Problems with Lemon Trees in Containers
I have successfully grown lemons in a container for a little over a year now. Since then, I’ve received several emails from people who also want to grow a lemon tree in a container. Some have written to ask if they should be aware of or prepared for, and others have written to me telling me that their container lemon tree has a problem of some sort. So consider this post a primer on problems with lemon trees in containers that may arise on your gardening journey
Improper Drainage for a Container Lemon Tree
Lemon trees, like all citrus trees, require that their soil be quick draining. To achieve this, use a potting soil mix that drains quickly. More importantly, use a container that has drainage holes in it. If the container doesn’t have drainage holes, your lemon tree will be literally drowning in stagnant water, and its roots will rot.
Not Enough Water for a Container Lemon Tree
All lemon trees prefer that their soil remain moist. It should never be overly wet, but it should absolutely never under any circumstances be allowed to remain parched for very long. This will send your container lemon tree into stress, and will affect the over all health of your lemon tree. Lemon trees grown in containers have the unfortunate draw back of requiring more frequent watering than those grown in the ground, because the container heats up and causes the soil’s moisture to evaporate.
Wrong Size Container for a Container Lemon Tree
A lemon tree grown in a container requires some room for its roots to stretch out and grow. At the same time, the container can’t be so large that the little sapling looks dwarfed by its container. Use a container that allows for some growing room while still providing some comfy coziness.
Not Enough Sun for a Container Lemon Tree
Lemon trees require at least eight hours of direct sunlight per day. Southern exposure is best. Container gardeners have an advantage in that we can drag our little container lemon trees to any area of the yard, in search of sunlight. If you grow your container lemon tree indoors, place the container near a sunny window that gets several hours of sunlight per day. Ideally, this should be a tall window on the south side of your house. If this is not possible, use a grow light to supplement the amount of sunlight the lemon tree receives.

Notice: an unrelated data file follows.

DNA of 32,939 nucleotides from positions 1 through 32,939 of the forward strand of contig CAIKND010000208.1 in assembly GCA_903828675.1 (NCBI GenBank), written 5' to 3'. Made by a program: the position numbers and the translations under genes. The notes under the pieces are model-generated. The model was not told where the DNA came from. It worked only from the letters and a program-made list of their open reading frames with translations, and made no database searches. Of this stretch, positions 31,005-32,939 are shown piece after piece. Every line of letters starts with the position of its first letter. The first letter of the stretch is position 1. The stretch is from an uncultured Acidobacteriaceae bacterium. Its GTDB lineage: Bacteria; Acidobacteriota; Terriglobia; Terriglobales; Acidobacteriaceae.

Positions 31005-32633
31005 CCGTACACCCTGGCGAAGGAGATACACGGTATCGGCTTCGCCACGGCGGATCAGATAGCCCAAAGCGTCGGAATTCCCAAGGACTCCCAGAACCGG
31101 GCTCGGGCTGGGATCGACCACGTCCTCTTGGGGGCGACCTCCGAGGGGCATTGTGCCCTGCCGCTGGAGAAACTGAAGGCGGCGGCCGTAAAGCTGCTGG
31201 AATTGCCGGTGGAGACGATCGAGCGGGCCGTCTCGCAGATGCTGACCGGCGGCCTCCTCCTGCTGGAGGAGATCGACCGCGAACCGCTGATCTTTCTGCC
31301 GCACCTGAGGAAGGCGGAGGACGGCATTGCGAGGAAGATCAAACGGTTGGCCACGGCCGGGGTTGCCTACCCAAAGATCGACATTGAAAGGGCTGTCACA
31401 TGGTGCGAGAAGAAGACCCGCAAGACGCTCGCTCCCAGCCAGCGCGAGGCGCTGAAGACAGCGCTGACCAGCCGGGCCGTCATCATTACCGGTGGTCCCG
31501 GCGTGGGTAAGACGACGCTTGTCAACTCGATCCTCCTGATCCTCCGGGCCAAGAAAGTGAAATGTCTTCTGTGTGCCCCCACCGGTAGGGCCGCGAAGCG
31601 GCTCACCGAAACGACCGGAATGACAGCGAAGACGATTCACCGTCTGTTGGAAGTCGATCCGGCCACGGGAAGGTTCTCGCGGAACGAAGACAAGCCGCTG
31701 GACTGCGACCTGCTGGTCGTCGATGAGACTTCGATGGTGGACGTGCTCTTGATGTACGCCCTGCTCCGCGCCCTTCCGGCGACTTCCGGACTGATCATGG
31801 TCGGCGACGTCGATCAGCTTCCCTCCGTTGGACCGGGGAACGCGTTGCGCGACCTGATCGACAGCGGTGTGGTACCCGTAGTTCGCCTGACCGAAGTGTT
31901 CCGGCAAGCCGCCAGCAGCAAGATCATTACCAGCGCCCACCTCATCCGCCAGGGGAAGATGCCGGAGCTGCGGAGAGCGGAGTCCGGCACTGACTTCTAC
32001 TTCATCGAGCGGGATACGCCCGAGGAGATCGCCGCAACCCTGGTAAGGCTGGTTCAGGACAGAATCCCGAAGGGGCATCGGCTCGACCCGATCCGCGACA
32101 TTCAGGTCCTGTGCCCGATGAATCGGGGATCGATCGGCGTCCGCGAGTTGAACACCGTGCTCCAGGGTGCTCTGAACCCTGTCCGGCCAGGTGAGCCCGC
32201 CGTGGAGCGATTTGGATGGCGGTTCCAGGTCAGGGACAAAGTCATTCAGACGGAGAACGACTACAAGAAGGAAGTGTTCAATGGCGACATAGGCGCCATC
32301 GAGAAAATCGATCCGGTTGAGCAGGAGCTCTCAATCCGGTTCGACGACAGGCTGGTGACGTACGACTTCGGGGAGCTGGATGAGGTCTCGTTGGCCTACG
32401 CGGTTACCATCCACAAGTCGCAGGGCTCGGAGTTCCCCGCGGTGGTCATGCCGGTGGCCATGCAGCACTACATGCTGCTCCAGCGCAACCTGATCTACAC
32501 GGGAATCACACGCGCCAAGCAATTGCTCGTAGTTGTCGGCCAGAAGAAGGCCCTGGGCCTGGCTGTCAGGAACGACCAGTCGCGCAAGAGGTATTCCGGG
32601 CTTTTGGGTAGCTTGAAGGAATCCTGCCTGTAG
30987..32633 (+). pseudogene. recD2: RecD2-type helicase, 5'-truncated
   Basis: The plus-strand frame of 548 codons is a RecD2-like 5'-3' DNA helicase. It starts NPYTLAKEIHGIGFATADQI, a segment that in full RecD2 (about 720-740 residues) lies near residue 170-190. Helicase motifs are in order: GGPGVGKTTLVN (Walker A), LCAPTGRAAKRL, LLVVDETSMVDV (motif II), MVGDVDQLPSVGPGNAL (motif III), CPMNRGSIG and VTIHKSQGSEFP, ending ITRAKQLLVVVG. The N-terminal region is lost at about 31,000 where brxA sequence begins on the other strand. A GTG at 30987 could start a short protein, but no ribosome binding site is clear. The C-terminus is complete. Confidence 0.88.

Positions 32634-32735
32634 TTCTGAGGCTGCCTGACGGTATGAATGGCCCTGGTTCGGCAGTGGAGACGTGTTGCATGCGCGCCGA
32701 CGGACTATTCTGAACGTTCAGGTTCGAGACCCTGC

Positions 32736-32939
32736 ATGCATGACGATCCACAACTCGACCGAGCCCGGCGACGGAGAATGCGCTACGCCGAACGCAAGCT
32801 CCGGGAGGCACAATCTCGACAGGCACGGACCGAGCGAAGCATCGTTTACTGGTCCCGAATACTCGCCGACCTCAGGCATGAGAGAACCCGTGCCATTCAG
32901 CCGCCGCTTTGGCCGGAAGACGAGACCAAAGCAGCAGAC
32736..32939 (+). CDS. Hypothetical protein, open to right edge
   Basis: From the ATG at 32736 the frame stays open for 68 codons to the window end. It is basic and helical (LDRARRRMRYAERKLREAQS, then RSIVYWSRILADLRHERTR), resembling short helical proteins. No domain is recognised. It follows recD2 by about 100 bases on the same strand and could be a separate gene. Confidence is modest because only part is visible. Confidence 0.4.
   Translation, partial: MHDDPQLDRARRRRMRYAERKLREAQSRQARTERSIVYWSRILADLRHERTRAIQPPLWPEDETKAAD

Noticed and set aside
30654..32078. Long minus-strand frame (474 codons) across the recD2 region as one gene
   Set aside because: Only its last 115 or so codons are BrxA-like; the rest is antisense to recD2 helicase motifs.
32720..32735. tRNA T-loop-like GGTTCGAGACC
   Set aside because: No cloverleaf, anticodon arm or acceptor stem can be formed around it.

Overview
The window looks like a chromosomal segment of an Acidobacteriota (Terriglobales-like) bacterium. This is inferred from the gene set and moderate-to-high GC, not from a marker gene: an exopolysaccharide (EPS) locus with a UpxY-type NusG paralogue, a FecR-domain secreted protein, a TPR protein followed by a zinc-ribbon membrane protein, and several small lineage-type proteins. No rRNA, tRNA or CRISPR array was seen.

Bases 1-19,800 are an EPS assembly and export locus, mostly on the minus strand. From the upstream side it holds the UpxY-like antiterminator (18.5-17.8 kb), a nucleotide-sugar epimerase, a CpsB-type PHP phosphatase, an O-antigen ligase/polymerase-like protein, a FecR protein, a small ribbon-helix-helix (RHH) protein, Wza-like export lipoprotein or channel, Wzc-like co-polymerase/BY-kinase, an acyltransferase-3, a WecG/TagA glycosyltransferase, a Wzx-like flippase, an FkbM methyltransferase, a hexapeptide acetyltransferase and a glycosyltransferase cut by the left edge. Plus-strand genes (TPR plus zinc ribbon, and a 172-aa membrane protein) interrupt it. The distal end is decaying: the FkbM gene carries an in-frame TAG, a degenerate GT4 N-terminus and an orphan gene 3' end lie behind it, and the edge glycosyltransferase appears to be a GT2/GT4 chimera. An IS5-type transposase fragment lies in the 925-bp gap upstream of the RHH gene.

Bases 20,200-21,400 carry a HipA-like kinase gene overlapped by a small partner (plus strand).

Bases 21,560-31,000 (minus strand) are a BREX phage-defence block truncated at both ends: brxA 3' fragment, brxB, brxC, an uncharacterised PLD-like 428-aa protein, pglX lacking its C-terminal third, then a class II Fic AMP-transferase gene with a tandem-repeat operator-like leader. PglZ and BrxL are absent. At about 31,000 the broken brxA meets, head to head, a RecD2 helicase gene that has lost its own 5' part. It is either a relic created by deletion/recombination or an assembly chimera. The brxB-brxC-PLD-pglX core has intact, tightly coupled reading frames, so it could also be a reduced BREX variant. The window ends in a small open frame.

Container Lemon Tree Climate Shock
When fall or winter temps dip below 40 degrees, it’s time to start thinking about what to do with your container lemon tree. Lemon trees are warm weather lovers, and they start to stress when the temperatures get too cool. A lot of container lemon tree gardeners make the mistake of dragging their containers into their toasty warm house when there is a threat of freezing temperatures. This sends container lemon trees into what is known as climate shock. To avoid this, gradually acclimate the tree to the warmer temperature. For instance, move the tree into the shade for a few days. Then move it close to the house where the temperature is several degrees warmer and leave it there for a few days. Finally, move the tree indoors and provide a light source for it for at least 8 hours per day (in the form of a sunny window or a grow light). After spring thaw, reverse this process by gradually moving it to outside the door, into shade, and finally into a sunny spot.
Originally posted 2010-05-15 16:22:16. Republished by Blog Post Promoter